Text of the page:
Welcoming the Ramadan Cabinet

WE ARE thankful that a fresh Cabinet has been sworn in and has met to usher in a "new" government of Malaysia – one of "hope". It looks like the flame of Rabu (Ramai akan balik undi) has been realised and translated into a movement of "Rakyat asas benteng utuh", given the renewed commitment to (re)do the right things; and slowly but surely, restore our pride and dignity.

This was readily sensed during the swearing-in on May 21 with the many firsts that crowned it. Not only in terms of age, gender, mix and "attitudes" but also in terms of "teamwork" that started from scratch before the coming together as an alliance built on "hope" and aptly named Pakatan Harapan.

Most tried to pooh-pooh this effort and pitted one party against the other using the messages and politics of hate, but the rakyat had enough of it. And the rest is history.

So we have an elderly statesman leading the Cabinet and for the second time around as the country's prime minister, despite the many efforts to run him down unfairly based on the "age" factor forgetting that "age" is just a number, and can differ vastly from the intellectual version. What else wisdom and experience that accompany age but are often dismissed.

In this case, wisdom and experience were decisive factors in a victory so overwhelming, pushing back what a well-oiled juggernaut could do. This is certainly a first in our history under the stewardship of a 93-year-old prime minister who made it into the Guinness Book of World Records as the oldest to be elected to office. The record is unlikely to be broken any time soon if at all.

Next is the first female deputy prime minister at a time when the issue of gender imbalance and representation is high on the global agenda.

For the first time too, there are three women in the Cabinet. Should the deputy prime minister decide to decouple her portfolio on women's affairs – another woman can easily step in.

Three is also the number of medically qualified ministers in the Cabinet. They are the prime minister, his deputy, and the health minister (who specialises in toxicology – a useful trade to detox the "virulent" politics of hate) – another first.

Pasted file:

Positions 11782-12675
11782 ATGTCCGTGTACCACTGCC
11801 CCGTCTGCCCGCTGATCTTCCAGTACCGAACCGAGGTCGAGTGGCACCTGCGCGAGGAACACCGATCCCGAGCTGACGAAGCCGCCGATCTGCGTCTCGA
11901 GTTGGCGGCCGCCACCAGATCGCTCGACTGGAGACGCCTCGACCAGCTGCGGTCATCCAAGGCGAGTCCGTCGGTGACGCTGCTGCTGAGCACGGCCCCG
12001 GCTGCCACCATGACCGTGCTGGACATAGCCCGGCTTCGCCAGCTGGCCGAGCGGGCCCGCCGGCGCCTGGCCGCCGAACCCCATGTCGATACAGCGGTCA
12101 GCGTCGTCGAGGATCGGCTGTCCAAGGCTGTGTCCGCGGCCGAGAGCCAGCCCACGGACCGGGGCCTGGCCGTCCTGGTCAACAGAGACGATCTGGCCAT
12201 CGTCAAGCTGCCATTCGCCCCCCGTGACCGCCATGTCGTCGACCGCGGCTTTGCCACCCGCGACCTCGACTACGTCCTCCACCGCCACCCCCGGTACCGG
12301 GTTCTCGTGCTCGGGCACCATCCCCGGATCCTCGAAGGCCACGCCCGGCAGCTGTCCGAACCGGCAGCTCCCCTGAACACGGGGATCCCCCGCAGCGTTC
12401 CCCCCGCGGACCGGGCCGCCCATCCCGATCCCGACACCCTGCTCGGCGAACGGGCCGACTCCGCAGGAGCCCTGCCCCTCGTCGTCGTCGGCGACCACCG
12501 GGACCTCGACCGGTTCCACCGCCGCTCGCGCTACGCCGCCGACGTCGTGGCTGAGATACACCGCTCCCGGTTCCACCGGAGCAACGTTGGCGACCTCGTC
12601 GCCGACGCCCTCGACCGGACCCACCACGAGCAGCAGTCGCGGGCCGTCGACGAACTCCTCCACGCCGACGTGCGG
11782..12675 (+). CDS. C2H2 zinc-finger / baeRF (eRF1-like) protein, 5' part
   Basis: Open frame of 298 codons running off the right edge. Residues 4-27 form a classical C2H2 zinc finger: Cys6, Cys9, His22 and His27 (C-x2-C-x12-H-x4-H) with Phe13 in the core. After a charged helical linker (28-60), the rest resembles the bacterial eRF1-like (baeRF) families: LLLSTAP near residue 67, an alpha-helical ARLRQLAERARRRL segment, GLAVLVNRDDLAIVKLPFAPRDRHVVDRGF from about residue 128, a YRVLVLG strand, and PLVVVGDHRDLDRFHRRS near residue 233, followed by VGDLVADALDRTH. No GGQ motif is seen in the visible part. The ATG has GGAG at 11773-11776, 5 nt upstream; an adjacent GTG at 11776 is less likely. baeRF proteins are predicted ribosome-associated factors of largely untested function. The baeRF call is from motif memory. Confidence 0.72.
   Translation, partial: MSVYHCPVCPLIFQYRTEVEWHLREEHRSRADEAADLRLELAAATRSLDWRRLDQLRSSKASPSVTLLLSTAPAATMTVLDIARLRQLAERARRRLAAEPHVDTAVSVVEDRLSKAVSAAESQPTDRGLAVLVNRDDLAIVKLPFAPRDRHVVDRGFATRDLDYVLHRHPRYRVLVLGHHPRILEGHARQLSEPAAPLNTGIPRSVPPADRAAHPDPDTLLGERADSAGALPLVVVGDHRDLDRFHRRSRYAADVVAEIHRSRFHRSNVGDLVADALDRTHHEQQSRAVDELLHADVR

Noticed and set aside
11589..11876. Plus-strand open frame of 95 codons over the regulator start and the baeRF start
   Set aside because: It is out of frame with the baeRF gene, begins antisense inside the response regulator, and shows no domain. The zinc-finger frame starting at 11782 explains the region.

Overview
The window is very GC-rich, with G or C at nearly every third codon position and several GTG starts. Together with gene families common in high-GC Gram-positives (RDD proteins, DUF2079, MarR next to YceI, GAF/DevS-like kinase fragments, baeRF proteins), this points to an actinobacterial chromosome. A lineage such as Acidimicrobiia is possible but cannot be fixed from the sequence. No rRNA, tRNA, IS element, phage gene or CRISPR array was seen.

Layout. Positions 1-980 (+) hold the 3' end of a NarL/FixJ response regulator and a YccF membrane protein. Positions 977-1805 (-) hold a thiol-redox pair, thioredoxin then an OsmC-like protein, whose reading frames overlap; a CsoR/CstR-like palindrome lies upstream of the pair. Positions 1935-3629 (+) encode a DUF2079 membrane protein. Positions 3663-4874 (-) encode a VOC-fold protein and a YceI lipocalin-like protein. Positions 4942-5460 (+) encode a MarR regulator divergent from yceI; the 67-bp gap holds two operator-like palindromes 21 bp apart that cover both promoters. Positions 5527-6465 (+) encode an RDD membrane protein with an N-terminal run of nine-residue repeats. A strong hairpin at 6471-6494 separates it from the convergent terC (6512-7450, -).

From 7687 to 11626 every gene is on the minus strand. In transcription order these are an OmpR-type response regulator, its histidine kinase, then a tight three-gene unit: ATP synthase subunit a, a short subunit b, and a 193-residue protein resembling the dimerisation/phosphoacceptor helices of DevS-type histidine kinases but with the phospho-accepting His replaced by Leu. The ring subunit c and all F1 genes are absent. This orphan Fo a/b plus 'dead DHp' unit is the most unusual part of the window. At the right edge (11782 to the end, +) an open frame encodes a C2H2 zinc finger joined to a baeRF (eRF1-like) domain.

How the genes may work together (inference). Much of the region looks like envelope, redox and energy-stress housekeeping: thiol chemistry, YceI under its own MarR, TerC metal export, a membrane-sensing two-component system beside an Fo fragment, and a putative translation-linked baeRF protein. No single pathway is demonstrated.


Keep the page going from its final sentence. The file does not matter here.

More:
The Cabinet also has the first ever "Sikh" represented by the communication and multimedia minister and; the first elected "academic" as the education minister.

The closest to this previously was a former vice-chancellor who was made a senator before being appointed to office (and then opted not to stand for election at the end of his term).

This time also saw a rare case of a federal minister doubling as mentri besar.

All these firsts, go to show the "creative" and "courageous" spirit of the new government against the "old" practices of choosing those who were proven less capable (at times corrupt) as ministers ignoring good governance. In other words, issues of ethical standing were not taken seriously leading to the demise of the old regime.

It is in this context that the new Cabinet has a link to the blessed month of Ramadan. What is more given the ruthless realpolitik that coloured the political landscape in the last decade and changing the course of history post-GE14.

That the swearing-in and the inaugural Cabinet meeting took place during Ramadan directly plugged it into what the blessed month seeks to universally establish.

Foremost, it is about "cleansing" oneself from all the "impurities" of life covering thoughts, words and deeds. Much of these have been soiled by politics – in putting to use the art of manipulation and deceit where the end (power) justifies the means.

Hence, Ramadan stands for rigorous self-control through self-reflection around the clock overshadowing the urge to play to the gallery by being politically visible to remain "popular".

What with the persuasion of social media to clamour as much "likes" as possible no matter how superficial it is. This pushes self-reflection to the back seat thanks to the "addictive" technology.

As such Ramadan calls for humility by immersing oneself in the "real" world of the deprived and destitute as another form of true self-reflection.

Here again, politics is deceiving when it equates to power and influence as a form of material wealth and comfort to be flaunted publicly as a mark of success.

The Malay(sian) proverb of "ikut rasmi padi, lagi berisi lagi tunduk" was regarded as an act of political suicide (for being less aggressive) and thus tossed out in the wind.

Even ancient wisdom (like "the taller the bamboo, the greater it bends") merited no attention in the pursuit of gullible politics. In averting this, Ramadan seeks to bring to life the "primordial" values of being human – call it vital forces, or dharma or fitrah.

Each speaks of the "middle path" (not quite the same as "moderate"), of balance and harmony, of the link between all life forms as part of the cosmic network.

It celebrates diversity on the pedestal of patience and acceptance in attaining peace for all forever.

These are but some of what Ramadan calls for so that every Malaysian can benefit from and resonates well with the new worldview of new Malaysia.

It, therefore, could easily be embraced to bolster greater commitment in delivering the new vistas as the 100-day countdown begins and goes beyond the holy month via a Ramadan Cabinet.

With some four decades of experience in education, the writer believes that "another world is possible". Comments: letters@thesundaily.com